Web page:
Next month, voters will be asked to consider two school levies designed to maintain existing schools and support facilities, make improvements to aging facilities and technology, and pay for nearly one-quarter of the district’s day-to-day operations.
Both Proposition 1 and 2 outline projects that will be familiar to anyone who owns or maintains a home.
As structures age, they require maintenance to roofs, plumbing, windows, and flooring to keep them in safe working order.
Schools are no different.
Proposition 1, a four-year Educational Programs and Operations Replacement Levy, provides funding for ongoing maintenance of our 32 neighborhood schools and district support buildings. This maintenance supports safe heating and cooling systems, for example, as well as security systems and basic utilities. The levy, which replaces one approved by voters in 2010, also supports 24 percent of the district’s day-to-day operations. As the ninth largest district in Washington state, this equates to nearly $500 million and pays for up-to-date textbooks and learning materials, teachers, reasonable class sizes, extracurricular activities, and academic programs.
Proposition 2, a six-year School Facility Improvements and Technology Upgrades Levy, focuses on just what the title says — improvements and upgrades to items such as deteriorating school roofs, windows, and heating and cooling systems. The dollars will also go toward improving security and safety systems, making earthquake safety building improvements, upgrading school playgrounds to meet safety standards, and expanding access to full-day kindergarten.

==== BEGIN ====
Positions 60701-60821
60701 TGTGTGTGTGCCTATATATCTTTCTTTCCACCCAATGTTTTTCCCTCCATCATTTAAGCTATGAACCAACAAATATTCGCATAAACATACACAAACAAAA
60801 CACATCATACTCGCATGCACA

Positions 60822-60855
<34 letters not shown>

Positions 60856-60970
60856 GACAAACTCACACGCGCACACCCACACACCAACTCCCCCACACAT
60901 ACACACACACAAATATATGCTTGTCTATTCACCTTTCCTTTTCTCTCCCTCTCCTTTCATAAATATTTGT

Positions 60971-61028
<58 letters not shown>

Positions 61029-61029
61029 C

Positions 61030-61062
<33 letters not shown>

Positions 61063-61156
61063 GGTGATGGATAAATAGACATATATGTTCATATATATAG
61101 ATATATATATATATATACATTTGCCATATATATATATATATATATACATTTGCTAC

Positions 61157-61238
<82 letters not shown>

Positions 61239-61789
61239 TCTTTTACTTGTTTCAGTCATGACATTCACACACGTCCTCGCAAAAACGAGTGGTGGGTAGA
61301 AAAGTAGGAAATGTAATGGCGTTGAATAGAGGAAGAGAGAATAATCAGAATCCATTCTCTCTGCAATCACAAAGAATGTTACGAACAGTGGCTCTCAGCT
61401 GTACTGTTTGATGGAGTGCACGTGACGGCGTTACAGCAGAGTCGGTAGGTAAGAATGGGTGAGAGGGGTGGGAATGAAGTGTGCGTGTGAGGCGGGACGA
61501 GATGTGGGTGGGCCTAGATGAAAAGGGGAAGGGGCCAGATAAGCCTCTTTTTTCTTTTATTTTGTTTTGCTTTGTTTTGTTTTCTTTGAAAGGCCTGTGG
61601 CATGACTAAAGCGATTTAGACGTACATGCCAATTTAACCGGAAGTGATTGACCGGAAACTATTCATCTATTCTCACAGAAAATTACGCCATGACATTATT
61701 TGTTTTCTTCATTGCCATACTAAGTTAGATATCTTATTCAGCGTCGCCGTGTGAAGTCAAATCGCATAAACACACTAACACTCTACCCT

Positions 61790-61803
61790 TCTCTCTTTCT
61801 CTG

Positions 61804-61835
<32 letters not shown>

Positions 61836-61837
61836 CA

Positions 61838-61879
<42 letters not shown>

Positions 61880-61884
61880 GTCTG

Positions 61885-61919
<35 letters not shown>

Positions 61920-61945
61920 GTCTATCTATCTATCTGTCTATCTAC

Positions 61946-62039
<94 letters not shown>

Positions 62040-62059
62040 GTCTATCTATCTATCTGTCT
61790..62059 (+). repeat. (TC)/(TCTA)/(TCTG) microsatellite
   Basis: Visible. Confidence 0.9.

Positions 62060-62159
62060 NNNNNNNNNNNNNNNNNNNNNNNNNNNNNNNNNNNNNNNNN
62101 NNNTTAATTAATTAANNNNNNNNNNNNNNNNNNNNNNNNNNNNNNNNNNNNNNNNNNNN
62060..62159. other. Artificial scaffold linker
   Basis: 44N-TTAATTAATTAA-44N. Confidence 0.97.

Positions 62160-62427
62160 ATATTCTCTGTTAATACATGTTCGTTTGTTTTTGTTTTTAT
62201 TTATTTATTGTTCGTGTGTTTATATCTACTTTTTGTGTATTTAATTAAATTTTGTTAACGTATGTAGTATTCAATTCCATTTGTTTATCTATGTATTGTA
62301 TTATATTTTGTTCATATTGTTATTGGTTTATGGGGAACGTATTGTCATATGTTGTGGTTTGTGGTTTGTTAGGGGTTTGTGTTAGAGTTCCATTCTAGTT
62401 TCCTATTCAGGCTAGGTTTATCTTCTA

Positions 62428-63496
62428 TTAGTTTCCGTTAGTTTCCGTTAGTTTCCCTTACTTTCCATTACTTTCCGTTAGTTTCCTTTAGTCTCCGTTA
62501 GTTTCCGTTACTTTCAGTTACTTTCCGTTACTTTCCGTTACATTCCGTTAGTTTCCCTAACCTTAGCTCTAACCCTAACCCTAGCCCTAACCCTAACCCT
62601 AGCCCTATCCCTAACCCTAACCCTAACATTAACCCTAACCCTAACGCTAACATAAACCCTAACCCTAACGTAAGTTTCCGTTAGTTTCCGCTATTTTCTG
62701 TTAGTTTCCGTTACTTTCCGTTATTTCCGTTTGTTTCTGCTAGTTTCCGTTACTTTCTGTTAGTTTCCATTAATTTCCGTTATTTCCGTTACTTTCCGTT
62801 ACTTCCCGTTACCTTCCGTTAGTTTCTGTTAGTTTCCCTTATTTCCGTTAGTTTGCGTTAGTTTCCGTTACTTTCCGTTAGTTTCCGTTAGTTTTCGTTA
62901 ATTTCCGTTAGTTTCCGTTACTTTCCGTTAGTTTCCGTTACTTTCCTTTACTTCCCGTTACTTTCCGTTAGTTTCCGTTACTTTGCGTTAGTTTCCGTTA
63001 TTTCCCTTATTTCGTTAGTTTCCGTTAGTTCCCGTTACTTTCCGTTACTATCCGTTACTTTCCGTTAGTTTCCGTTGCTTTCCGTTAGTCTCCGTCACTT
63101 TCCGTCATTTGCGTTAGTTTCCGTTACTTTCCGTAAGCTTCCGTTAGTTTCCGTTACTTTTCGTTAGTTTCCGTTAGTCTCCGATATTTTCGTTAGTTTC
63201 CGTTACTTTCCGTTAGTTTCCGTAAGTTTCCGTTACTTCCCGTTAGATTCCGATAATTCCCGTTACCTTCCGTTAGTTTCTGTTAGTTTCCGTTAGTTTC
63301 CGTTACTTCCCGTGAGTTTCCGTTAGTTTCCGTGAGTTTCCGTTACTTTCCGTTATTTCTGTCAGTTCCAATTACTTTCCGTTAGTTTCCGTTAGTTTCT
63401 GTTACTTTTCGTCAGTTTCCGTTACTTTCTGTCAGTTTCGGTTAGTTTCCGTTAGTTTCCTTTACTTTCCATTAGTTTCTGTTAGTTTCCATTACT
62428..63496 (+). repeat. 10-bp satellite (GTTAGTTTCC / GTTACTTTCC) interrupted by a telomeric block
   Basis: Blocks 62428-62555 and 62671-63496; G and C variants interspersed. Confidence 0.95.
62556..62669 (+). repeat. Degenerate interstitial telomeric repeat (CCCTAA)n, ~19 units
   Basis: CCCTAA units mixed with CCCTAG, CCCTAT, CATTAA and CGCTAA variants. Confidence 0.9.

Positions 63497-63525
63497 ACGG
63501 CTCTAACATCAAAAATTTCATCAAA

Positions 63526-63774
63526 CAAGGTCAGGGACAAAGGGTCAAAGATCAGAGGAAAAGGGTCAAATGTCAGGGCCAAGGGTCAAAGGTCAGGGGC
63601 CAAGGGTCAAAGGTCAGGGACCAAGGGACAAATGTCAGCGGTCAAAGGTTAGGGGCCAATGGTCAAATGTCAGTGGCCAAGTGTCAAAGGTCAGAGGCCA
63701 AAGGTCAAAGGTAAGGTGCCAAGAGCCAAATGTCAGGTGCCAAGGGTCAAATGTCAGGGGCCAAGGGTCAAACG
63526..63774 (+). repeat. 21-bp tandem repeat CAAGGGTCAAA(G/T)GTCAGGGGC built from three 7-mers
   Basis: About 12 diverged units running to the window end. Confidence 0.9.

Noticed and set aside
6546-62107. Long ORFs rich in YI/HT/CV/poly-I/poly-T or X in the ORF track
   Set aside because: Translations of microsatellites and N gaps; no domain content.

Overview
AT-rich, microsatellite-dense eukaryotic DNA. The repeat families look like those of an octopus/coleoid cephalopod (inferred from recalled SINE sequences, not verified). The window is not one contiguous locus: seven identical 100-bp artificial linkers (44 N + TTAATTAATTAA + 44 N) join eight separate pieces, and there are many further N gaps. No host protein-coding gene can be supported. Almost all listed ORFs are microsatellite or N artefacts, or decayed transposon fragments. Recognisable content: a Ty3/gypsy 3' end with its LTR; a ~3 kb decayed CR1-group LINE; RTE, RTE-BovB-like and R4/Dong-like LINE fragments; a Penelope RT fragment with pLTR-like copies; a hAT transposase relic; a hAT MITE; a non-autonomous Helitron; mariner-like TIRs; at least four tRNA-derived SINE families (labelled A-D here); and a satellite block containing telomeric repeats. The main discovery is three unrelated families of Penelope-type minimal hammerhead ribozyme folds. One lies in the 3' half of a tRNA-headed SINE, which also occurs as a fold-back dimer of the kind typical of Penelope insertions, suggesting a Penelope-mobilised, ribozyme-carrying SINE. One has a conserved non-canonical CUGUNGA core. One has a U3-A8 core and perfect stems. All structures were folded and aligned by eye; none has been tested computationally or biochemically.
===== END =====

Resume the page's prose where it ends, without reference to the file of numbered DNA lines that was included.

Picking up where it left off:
Being proactive with building maintenance and security is necessary to create a safe learning environment long-term.
Proposition 2 also proposes about $1 million each year be spent on upgrading technology to support teaching and learning throughout our district. Each of our more than 20,500 students deserves to have access to up-to-date technology to support their learning. About $1 million a year will go toward replacing outdated computers, as well as placing interactive white boards and mounted projectors in each instructional space. The district’s goal is to move toward developing a cycle of regular replacement of instructional technology and upgrades to the network infrastructure — both vital tools in the education of our children.
As always, we are dedicated to continuing to be good stewards of taxpayer dollars, as evidenced by 11 consecutive clean annual state financial audits.
Thank you for taking the time to learn about both of the proposed school levies in the February 11, 2014 Special Election. There are more articles about the election in this issue of Connections, as well as on our district website. Thank you, too, for taking the time to vote.